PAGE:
A U.S. Air Force pilot looks down at the suspected Chinese surveillance balloon as it hovered over the Central Continental United States Feb. 3, 2023. Recovery efforts began shortly after the balloon was downed.

A U.S. Air Force pilot looks down at the suspected Chinese surveillance balloon as it hovered over the Central Continental United States Feb. 3, 2023. Recovery efforts began shortly after the balloon was downed. (Defense Department)

(Tribune News Service) — The Federal Aviation Administration notified pilots over the weekend of a sighting of a large white balloon roughly 600 miles east of Hawaii at an altitude of 40,000 to 50,000 feet.

The apparent sighting comes amid a surge in interest in unidentified flying objects after the U.S. military shot several objects out of the sky this month, including one that it maintains was a Chinese spy balloon and several other objects the White House says may have been balloons used for commercial or scientific activity.

Messages from the Aircraft Communications, Addressing and Reporting System — or ACARS — showed aircraft acknowledging the alert, which had included a request to pilots to report back if they spotted any such object.

When asked for comment on the balloon's current whereabouts and what sort of balloon it was believed to be, the FAA responded with an email that said only "we will keep you posted if we have anything to share."

A military spokesperson said the U.S. Indo-Pacific Command "is aware of the reports of a large white balloon by civilian aircraft" and that "we are looking into the reports and have nothing additional at this time."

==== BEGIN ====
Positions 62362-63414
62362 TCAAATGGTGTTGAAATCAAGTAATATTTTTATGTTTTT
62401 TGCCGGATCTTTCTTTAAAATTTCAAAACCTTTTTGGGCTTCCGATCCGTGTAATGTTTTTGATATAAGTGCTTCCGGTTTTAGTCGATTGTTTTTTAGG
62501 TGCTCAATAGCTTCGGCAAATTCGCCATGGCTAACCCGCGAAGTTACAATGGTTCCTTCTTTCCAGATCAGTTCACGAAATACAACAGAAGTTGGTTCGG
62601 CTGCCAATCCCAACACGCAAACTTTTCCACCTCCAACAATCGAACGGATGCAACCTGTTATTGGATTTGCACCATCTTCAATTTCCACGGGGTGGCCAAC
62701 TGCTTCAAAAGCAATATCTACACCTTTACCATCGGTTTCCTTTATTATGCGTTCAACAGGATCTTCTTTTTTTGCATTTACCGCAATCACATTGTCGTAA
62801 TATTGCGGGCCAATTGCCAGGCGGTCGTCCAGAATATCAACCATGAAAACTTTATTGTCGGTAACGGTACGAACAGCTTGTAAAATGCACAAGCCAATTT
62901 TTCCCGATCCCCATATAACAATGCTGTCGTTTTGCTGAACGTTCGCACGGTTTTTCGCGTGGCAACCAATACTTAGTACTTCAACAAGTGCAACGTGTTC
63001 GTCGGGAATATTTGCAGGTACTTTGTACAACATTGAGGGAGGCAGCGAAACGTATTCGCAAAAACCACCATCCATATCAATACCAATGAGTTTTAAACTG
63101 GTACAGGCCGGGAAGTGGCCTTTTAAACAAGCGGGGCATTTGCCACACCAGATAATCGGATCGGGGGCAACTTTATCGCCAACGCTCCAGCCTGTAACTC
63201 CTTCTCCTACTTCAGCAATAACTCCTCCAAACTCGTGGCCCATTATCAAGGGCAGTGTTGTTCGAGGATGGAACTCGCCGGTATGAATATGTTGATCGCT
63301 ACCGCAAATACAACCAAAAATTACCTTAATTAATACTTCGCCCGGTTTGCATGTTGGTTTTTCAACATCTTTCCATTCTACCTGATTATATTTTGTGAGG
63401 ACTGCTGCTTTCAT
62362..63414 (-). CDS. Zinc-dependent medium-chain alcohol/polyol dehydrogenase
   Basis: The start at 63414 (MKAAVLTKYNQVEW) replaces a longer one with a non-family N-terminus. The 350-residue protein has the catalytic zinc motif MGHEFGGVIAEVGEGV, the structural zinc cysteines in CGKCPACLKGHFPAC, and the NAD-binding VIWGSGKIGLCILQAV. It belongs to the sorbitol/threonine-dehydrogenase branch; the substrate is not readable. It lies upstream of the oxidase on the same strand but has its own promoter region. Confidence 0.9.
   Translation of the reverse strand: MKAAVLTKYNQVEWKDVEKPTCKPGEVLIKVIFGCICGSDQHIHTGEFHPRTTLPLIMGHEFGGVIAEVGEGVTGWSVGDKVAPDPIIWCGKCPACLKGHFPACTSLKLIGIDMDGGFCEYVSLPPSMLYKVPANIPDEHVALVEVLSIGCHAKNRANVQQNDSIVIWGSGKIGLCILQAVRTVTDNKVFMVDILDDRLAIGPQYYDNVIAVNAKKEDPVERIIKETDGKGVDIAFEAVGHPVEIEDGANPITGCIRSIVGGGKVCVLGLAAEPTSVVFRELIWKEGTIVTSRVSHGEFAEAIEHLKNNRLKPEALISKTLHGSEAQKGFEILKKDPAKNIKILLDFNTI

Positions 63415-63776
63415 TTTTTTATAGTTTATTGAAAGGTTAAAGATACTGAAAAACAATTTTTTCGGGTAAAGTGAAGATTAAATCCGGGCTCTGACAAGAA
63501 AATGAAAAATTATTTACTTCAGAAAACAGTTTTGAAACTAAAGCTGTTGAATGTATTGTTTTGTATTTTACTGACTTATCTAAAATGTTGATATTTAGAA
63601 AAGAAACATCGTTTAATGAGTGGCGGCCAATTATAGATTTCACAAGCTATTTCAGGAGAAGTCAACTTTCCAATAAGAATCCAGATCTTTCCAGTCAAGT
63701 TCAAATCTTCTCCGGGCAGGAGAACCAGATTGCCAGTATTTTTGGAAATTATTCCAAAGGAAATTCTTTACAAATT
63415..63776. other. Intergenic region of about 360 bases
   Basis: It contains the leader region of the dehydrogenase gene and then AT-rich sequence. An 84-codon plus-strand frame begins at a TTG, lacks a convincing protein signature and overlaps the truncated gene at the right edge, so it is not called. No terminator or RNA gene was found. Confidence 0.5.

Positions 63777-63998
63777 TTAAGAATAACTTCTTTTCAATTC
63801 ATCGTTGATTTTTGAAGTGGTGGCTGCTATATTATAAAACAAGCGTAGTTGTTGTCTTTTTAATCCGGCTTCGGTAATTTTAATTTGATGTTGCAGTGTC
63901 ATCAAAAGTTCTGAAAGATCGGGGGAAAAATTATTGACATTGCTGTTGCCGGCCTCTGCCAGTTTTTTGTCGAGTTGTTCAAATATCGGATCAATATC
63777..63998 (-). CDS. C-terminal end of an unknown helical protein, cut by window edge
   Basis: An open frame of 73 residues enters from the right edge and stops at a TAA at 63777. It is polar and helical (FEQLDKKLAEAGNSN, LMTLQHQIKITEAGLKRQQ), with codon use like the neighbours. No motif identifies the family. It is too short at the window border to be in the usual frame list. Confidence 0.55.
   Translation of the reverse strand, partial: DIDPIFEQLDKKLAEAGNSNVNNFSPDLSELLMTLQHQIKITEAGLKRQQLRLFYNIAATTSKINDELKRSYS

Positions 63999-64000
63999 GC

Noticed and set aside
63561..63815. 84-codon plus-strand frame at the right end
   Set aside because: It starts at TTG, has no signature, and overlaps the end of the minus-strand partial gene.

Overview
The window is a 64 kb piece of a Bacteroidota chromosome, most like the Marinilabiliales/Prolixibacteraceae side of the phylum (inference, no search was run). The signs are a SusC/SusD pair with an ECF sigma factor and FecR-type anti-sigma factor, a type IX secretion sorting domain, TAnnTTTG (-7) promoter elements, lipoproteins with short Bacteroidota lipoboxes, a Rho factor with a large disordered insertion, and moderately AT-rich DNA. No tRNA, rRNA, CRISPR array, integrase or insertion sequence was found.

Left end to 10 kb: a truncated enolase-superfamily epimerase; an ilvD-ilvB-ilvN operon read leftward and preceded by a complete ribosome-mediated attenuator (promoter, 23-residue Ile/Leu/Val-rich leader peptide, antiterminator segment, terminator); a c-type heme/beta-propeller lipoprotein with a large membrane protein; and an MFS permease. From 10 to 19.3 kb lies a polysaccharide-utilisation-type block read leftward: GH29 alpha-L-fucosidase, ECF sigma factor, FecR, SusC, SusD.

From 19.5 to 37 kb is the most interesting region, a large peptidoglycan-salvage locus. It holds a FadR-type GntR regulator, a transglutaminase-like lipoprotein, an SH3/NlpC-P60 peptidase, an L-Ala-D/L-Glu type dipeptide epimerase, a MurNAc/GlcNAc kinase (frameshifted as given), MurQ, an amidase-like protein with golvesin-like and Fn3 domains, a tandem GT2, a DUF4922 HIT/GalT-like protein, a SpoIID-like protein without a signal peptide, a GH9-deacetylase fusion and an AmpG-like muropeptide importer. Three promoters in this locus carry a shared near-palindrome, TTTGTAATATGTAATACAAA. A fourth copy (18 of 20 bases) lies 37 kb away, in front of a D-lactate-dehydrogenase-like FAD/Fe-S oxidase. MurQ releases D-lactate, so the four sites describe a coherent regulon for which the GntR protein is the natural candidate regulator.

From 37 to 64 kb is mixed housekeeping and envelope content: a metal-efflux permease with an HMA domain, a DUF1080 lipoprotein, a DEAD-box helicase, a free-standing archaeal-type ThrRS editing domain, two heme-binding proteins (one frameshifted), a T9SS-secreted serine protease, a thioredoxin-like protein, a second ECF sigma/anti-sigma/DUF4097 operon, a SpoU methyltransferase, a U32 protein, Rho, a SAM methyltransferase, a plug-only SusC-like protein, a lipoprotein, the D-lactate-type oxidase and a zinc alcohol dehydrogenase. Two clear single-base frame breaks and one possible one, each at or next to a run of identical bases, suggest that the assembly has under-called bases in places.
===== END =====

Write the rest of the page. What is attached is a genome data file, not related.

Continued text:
The Warzone Wire blog, which provides military and defense news and analysis, reported that on Sunday a Navy P-8 Poseidon surveillance plane flew from Hawaii to the general area where the balloon had been reported for about six hours before returning, though it's not clear the flight was related to the balloon sighting.

High-altitude balloons are not uncommon and can be used for a variety of commercial and scientific purposes, as well as by hobbyists. Last March, Honolulu residents spotted two balloons over the city that turned out to be a product test by Aerostar, which has used balloons to monitor wildfires and provide mobile network coverage after natural disasters. The company's clients have included Google, NASA and the U.S. Air Force.

Aerostar's balloons were equipped with transponders that allowed the FAA to identify them and monitor their location. Anything flying without a transponder potentially causes a risk of collision with aircraft, a concern in Hawaii's busy skies.

In February 2022, Hawaii National Guard F-22 fighter jets scrambled in response to what the military referred to as an "unmanned balloon without observable identification markings" lingering off Kauai and watched by island residents. Military officials acknowledged "actively monitoring" the balloon for weeks but declined to provide additional details.

This month, Pentagon spokesperson Brig. Gen. Pat Ryder said the Chinese government has been using balloons for several years as part of a surveillance program that has sent balloons into U.S.-controlled air space on at least four occasions, but declined to confirm whether the Kauai incident was one of them, saying only that balloons flew near "sites that would be of interest to the Chinese."

Kauai is the site of the Navy's Pacific Missile Range Facility, a key weapons-testing facility that has also been regularly watched by Russian surveillance ships, most recently in January.

Several media reports suggest that suspected spy balloons have been regular visitors over the islands. Citing defense sources, Fox News reported that a suspected Chinese spy balloon crashed near Hawaii as recently as four months ago, and CNN obtained a U.S. Air Force report from April titled "People's Republic of China High-Altitude Balloon," which found that a Chinese spy balloon had "circumnavigated the globe" in 2019 at an altitude of roughly 65,000 feet and "drifted past Hawaii and across Florida before continuing its journey."

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